Apache Slider: Dynamic YARN Applications

Apache Slider is a application to deploy existing distributed applications on an Apache Hadoop YARN cluster, monitor them and make them larger or smaller as desired -even while the application is running.

Applications can be stopped then started; the distribution of the deployed application across the YARN cluster is persisted —enabling a best-effort placement close to the previous locations. Applications which remember the previous placement of data (such as HBase) can exhibit fast start-up times from this feature.

YARN itself monitors the health of "YARN containers" hosting parts of the deployed application -it notifies the Slider manager application of container failure. Slider then asks YARN for a new container, into which Slider deploys a replacement for the failed component. As a result, Slider can keep the size of managed applications consistent with the specified configuration, even in the face of failures of servers in the cluster -as well as parts of the application itself

Some of the features are:

  • Allows users to create on-demand applications in a YARN cluster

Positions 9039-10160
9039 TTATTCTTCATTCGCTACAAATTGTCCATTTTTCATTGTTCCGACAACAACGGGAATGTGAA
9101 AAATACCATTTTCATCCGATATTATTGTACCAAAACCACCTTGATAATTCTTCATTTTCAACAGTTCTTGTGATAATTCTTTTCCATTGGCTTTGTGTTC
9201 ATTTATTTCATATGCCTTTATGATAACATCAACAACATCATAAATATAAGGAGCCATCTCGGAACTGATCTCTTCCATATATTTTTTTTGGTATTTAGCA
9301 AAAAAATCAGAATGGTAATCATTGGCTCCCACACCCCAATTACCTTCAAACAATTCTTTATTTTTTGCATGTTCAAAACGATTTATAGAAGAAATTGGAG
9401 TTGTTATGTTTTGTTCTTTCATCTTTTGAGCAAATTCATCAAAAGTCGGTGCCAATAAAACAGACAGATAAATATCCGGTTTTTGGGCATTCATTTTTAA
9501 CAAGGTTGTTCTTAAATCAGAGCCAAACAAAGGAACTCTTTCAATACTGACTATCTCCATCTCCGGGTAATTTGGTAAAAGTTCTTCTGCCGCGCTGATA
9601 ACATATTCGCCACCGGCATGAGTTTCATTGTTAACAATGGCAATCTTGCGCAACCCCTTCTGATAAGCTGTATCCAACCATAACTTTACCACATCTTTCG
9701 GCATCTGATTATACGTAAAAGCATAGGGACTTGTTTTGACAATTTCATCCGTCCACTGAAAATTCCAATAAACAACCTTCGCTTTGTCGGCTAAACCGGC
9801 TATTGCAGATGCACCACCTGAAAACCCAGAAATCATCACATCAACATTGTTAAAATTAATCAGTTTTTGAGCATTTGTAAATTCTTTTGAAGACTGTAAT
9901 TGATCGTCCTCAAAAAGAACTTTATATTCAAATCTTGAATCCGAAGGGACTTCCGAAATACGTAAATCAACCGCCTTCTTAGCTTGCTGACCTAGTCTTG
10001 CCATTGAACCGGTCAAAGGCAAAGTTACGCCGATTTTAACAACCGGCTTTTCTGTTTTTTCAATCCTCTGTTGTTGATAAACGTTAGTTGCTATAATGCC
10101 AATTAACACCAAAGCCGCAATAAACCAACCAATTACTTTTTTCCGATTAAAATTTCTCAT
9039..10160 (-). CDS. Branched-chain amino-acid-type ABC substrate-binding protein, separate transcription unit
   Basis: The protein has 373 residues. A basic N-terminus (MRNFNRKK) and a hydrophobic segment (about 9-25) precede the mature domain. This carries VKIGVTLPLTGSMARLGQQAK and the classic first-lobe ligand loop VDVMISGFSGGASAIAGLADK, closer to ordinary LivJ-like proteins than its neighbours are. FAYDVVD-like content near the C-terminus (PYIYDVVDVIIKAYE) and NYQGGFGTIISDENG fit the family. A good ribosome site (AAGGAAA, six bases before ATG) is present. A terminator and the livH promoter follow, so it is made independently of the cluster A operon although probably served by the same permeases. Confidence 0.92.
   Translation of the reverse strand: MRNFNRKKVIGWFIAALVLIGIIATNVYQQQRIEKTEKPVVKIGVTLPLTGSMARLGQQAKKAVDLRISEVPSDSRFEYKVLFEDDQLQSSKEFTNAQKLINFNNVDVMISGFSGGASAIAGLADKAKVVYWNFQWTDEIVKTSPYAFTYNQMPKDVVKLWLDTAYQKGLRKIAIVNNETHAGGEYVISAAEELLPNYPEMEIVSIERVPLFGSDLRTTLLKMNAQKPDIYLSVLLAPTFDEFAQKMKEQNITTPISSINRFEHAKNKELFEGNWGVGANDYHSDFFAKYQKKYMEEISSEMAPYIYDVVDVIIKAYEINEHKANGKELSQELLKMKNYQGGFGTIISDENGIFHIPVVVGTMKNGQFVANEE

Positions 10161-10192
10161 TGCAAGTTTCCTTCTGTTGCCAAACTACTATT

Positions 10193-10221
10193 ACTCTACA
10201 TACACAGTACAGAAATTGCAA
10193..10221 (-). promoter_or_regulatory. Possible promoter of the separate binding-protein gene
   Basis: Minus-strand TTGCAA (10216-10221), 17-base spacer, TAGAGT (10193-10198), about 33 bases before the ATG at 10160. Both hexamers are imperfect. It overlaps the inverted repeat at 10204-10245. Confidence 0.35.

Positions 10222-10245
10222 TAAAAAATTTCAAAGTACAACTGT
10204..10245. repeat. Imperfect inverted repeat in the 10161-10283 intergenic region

• Allow different users/applications to run different versions of the application.

  • Allow users to configure different application instances differently

  • Stop / Restart application instances as needed

  • Expand / shrink application instances as needed

The Slider tool is a Java command line application.

The tool persists the information as JSON documents in HDFS.

Once the cluster has been started, the cluster can be made to grow or shrink using the Slider commands. The cluster can also be stopped and later restarted.

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Slider is an open source project, we encourage and welcome development.

Start with the Developing section in the documents



Apache Slider (incubating) is an effort undergoing incubation at The Apache Software Foundation (ASF), sponsored by the name of Apache TLP sponsor. Incubation is required of all newly accepted projects until a further review indicates that the infrastructure, communications, and decision making process have stabilized in a manner consistent with other successful ASF projects. While incubation status is not necessarily a reflection of the completeness or stability of the code, it does indicate that the project has yet to be fully endorsed by the ASF.